MIDNIGHT RETURNS! Atomic Dice and Exquisite Layouts – Episode 1 (second run)

 Smash Comics 68-01Story This Post:
Midnight - “Atomic Dice”
Story and art by Jack Cole
Smash Comics #68
Dec., 1946

 

Before he invented PLASTIC MAN, Jack Cole created and lavished attention on MIDNIGHT, his first feature series for Quality comics. When the rubbery madness of PLASTIC MAN’s world caught on, Cole left MIDNIGHT to devote most of his energy to his breakout creation, which was granted an unusually generous 15 pages per story in POLICE COMICS.

After a four-year stretch (if you’ll pardon the pun), Jack Cole returned to MIDNIGHT for a glorious run of 19 stories that have been unseen and uncommented upon for over 60 years. I’m pleased to excavate these from the Cole-mine for you over the next few months. (If you’d like to read the earlier MIDNIGHT stories, look here.)

Many of Jack Cole’s second-run MIDNIGHT stories feature eye-popping art and design, convoluted stories, and regular touches of brilliance.

In terms of character, not much changed in the four years that PAUL GUSTAVSON owned the series. GUSTAVSON added a new character, the Woozy-Winks-like Sniffer Snoop, which Cole embraced and wrote as if he were Woozy Winks.

Cole returned triumphantly to his series with, “Atomic Dice,” a three-ring circus of a story – there seems to be more than one thing happening in almost every panel. In the four years he had been away from MIDNIGHT, Cole had matured into a master graphic storyteller. Many of the innovations he piloted in the early MIDNIGHT stories return here with polished flourishes, like the act of a seasoned magician.

For example, just look at the splash page and study how Cole positions groups of figures in the background and foreground in a strong diagonal to emphasize the movement. And, for the flourish, just look at the graceful, swirling, speed lines of the dangerous dice…

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For this story, Cole returned to his tried and true formula of crazy inventions. But, this time, there are no rays that melt the ground, or freeze people into flavorful popsicles. There’s not even a vacuum gun. The invention this time reflected reality, perhaps indicating the more serious turn Cole – and the country – would take at the end of of the 1940’s and early 1950’s.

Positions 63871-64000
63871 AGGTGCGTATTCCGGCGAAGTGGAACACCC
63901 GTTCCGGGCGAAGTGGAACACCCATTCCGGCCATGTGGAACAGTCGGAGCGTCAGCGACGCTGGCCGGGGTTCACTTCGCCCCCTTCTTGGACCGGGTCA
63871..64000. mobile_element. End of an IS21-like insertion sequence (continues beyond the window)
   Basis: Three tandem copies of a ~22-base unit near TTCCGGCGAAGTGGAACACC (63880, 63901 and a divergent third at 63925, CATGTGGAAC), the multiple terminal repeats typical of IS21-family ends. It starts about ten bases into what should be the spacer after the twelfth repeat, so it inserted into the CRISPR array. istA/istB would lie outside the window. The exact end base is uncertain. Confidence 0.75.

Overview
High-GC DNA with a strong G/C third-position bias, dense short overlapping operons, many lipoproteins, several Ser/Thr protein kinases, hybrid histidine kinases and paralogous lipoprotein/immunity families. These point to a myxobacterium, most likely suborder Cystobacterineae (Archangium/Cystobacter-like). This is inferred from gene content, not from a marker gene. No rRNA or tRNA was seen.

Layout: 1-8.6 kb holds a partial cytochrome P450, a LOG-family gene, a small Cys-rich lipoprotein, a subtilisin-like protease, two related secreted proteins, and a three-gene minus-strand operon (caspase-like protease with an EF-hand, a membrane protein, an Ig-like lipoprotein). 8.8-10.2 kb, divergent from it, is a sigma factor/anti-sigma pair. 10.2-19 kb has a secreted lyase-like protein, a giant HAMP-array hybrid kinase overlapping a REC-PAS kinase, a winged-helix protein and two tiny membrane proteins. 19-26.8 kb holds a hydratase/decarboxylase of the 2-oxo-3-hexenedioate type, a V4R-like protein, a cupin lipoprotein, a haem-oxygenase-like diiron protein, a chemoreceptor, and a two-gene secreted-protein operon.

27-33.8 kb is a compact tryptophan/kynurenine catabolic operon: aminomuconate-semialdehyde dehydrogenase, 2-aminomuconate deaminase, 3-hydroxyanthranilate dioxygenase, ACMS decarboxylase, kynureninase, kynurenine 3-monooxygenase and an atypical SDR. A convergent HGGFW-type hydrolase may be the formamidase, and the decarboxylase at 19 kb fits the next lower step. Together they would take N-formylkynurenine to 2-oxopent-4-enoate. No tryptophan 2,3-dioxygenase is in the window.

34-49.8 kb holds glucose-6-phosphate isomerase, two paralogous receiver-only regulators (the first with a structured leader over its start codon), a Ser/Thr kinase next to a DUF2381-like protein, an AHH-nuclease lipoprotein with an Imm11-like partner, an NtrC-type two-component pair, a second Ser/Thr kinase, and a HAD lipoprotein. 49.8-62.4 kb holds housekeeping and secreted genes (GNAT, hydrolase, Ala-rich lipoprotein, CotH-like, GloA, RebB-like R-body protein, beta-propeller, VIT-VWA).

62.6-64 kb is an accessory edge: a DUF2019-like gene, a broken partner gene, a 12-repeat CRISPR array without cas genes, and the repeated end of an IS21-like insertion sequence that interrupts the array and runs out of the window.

Just as PLASTIC MAN was a covert satire of American life, this MIDNIGHT story reflects the onset of the Atomic Age in the “real” world. About a year earlier, the United States had unleashed atomic explosives on two cities in Japan, ending World War II.

PLASTIC MAN 001 001-PMThree years earlier, in 1943, Cole used dice as a design element in the splash of his lead story in PLASTIC MAN #1.

Cole’s art on this story is amazing. Consider this panel from page four, which already has a stunning layout without this elaborately-rendered house:

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There’s the graceful plume of smoke again, by the way. But what really excites me about panels like this is how Cole breaks up time and space. Cole has shifted the camera angle to allow us to see one man entering while another is leaving, throwing the plot into high gear.

There are wonderful touches in the art throughout, such as the way Cole indicates the buildings with a field of white defined by a dark sky and shadows on the windows.

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By the way, there’s 7 characters in this panel, each with distinctive body language. In fact, this is a classic Jack Cole panel, with speed, comically distorted bodies (as though the scene had been filmed with a high-speed camera and then freeze-framed for this one panel), graphic brilliance, and great dialogue, expertly lettered.

The playwright George Bernard Shaw once said that if you have a gun on the mantelpiece in act 1, it must be fired before the play ends. Thus, being a master storyteller, Cole knew that if he introduced a devastating explosive device on page 1, he would have to have a massive explosion on the last page. Here’s the explosion, with the surrounding art removed.

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Cole literally splits the page in half with one of his biggest sound effects ever (note the patented Jack Cole pointed exclamation mark). Even the letters in KABOOM! are cracking from the force! The explosion rocks the panel and throws the characters to the ground. Cole draws them as anonymous shadows… did he have Hiroshima and Nagasaki on his mind?

The wiggly panel borders were another Cole invention, used most famously in the needle-in-the-eye panel from “Murder, Morphine, and Me” (True Crime Comics Vol.1 #2, May 1947).

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